I guided 4 guests who only caught 6 king salmon and 1 jack king salmon. The group spent the whole trip casting # 5 pink and #5 silver / black Flashtrap Spinners. During the trip we also saw some bald eagles and a beaver.
Ben Allen and I guided 6 guests, who caught several king salmon, which were immediately released. We spent the entire trip casting spinners, and hoping for some of the smaller salmon which we could keep — but once again kings were the only salmon we managed to bring to the boat.
The number of king salmon through Deshka River Weir has now surpassed the lower end of the Deshka River king salmon spawning escapement goal of 13,000 fish, but the Department of FIsh and Game has no intention of re-opening the the fishery for the remaining days of the normal king salmon fishing season. I’ve submitted an emergency petition to the Alaska Board of FIsheries requesting the Deshka River be re-opened to king salmon fishing below the weir — but have not heard back from the Board, yet. There are only a few days left before the normal season closure after July 13, so if any additional directed fishing and harvest is allowed for king salmon on the Deshka River, it will likely be for only a few days — and before next weekend.
I guided a group of 2 people who caught 2 king salmon and a jack king salmon, all of which were immediately released. The fish were caught on a Flashtrap Spinner and K-11X Kwikfish. No other salmon species were even hooked. During the trip we saw moose, bald eagles, muskrats, hawks, and waterfowl. On the drive to the river I also saw more moose feeding along the road, and a red fox trotting down the road ahead of me.
FIRST COHO OF THE SEASON
I guided a group of 2 anglers, 1 of whom caught the first coho (silver) salmon of the season from my guide boat. The 2nd angler caught a small king salmon which was immediately released. In addition the 2nd angler also lost another coho salmon near the boat, and also briefly hooked but lost a salmon I had no chance to identify. All of the fish were hooked while casting with Flashtrap Spinners. #5 Silver / black was the pattern that hooked all of the salmon.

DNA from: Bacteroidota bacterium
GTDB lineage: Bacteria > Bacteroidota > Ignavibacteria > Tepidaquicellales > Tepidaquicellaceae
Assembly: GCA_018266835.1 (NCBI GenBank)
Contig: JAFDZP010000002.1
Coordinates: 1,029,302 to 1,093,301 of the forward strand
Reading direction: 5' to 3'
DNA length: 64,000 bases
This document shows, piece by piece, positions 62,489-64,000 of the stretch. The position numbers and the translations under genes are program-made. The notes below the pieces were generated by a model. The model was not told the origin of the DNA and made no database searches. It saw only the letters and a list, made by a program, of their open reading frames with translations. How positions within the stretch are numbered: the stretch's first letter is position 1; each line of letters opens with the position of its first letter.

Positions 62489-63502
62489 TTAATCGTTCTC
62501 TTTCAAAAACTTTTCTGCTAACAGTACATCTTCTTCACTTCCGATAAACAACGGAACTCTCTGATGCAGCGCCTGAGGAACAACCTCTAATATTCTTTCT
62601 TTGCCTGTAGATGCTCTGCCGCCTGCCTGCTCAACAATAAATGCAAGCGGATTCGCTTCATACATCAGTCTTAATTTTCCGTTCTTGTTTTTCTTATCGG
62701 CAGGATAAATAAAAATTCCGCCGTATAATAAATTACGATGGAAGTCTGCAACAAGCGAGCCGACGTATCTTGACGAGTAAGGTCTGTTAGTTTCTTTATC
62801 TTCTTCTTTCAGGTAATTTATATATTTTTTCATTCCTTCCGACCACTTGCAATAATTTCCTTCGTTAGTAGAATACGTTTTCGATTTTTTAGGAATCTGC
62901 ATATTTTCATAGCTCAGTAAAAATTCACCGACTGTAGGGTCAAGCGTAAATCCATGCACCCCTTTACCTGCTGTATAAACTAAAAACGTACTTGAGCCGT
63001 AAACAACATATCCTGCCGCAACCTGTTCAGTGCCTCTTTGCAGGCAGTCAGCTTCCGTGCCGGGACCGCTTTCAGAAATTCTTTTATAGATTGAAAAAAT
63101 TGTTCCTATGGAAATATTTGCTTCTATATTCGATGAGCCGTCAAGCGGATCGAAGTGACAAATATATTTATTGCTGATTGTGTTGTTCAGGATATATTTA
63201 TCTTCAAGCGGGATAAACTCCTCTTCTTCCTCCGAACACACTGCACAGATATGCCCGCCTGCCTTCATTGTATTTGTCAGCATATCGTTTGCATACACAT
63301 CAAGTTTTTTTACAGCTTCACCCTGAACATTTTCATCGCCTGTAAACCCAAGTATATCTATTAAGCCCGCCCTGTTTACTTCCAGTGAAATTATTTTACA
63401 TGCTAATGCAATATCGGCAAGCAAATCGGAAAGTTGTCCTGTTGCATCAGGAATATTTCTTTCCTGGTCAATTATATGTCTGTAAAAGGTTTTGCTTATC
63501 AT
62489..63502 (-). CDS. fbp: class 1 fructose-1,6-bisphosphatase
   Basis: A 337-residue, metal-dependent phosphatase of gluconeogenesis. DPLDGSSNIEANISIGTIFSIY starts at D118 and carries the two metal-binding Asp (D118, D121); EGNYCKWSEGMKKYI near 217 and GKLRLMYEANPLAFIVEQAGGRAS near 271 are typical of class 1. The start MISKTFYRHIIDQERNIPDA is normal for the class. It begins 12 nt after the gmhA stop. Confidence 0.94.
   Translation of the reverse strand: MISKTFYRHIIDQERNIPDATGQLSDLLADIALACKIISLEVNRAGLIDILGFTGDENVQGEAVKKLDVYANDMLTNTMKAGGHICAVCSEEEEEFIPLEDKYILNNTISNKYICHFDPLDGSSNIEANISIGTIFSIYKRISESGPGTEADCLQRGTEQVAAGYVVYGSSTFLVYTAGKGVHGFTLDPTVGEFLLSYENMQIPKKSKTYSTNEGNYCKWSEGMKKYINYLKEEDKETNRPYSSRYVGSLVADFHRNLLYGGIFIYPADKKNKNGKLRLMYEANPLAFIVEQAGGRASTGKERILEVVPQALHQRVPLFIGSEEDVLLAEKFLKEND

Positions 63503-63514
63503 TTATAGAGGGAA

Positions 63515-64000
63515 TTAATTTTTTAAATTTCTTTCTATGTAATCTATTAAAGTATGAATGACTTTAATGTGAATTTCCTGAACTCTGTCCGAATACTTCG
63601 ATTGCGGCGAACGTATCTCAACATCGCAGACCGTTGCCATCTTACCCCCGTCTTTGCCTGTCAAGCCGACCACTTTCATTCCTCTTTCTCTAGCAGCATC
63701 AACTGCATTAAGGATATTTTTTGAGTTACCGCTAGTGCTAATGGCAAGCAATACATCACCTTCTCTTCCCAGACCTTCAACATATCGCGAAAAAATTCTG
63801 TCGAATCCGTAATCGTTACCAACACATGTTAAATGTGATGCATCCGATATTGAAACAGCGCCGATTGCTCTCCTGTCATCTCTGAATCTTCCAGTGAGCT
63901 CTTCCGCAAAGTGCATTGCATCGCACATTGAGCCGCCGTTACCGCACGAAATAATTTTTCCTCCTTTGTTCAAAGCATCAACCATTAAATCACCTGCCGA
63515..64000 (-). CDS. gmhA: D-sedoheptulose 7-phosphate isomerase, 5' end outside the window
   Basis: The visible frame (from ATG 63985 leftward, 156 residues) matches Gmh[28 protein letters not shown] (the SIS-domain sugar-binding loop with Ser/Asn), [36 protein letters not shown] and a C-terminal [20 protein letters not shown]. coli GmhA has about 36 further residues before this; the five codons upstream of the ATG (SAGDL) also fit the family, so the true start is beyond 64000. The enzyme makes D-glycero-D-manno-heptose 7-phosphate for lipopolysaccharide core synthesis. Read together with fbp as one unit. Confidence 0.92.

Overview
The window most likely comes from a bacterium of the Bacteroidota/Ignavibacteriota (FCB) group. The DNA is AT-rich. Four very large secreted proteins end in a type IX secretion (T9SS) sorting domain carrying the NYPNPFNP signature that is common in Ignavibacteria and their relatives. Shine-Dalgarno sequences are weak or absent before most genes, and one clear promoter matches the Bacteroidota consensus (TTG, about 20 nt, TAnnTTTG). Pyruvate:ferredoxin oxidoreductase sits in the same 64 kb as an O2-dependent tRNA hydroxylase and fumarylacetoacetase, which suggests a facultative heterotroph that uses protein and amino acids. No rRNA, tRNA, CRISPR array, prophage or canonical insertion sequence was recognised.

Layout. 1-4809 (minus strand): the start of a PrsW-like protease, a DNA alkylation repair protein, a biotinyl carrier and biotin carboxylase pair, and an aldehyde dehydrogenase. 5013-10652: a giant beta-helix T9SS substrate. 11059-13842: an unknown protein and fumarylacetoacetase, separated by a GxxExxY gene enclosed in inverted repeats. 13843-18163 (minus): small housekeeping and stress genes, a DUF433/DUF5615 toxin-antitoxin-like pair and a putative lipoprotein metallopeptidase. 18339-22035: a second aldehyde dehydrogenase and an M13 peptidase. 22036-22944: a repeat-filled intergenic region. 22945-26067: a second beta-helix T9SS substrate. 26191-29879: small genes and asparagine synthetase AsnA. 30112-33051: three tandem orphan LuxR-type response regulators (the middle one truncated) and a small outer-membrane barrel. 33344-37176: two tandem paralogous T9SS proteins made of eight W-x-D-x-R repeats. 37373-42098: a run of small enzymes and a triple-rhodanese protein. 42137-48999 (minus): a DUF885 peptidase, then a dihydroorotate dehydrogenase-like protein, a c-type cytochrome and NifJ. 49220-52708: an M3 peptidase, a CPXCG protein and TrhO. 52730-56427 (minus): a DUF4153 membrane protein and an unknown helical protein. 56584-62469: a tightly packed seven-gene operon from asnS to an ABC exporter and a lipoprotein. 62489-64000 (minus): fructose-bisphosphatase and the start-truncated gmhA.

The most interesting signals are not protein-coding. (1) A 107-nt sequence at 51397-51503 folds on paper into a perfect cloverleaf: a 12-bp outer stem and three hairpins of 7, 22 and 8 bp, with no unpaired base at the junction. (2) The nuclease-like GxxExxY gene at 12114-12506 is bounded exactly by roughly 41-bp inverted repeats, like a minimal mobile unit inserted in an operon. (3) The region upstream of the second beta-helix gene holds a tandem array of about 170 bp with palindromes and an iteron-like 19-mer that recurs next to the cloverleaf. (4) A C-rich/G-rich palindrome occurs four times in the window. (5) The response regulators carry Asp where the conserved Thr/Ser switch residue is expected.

I also saw about 5 chum salmon in a hole another angler had just finished fishing, so it is good to see that some of the other species of salmon other than kings are starting to arrive.
I guided a family of 4 on a trip that only lasted 4 hours, and one of them caught a silver salmon, and also hooked and lost another silver salmon. Both fish were hooked on a #5 silver / black Flashtrap Spinner. We also saw some other salmon that looked to either be sockeye or chums rolling, but we did not even fish for them as we hurried to another spot to try for silvers.
I’m scheduled to guide another trip in the morning.
I guided one guest, who hooked but lost a single silver salmon while casting with a #5 Silver /Black Flashtrap Spinner. It was a wet trip this morning — with only a couple other boats on the part of the river we were fishing. On the trip we heard and saw a moose that waded across the river upstream from one to the sports where we were fishing. We also saw the usual bald eagles.
I guided an afternoon group of 4 guests who wanted to catch numbers of salmon. 3 guests harvested a limit of chum salmon, and 1 guest harvested 2 chum salmon. All of the fish were caught on K11X Kwikfish.
I will be guiding 2 trips on Saturday and 2 trips on Sunday, so fishing reports should start being more regular once again.
I guided a morning group of 4 guests who caught 2 silver salmon and 3 chum salmon. 1 silver salmon was caught while casting with a #5 Silver/ Black Flashtrap Spinner, and the remaining silver salmon and 3 chum salmon were caught while back trolling with K-11X Kwikfish. During the morning trip the group saw 2 moose along the river.
I guided an afternoon group of 3 guests who caught 6 chum salmon, 1 king salmon, and 1 rainbow trout. 4 chum salmon and the rainbow trout were caught casting with #4 and #5 Flashtrap Spinners. Silver / Black and Orange blade were the two hot patterns. 2 chum salmon and the king salmon (which was immediately released) were caught while back trolling with K-11X Kwikfish.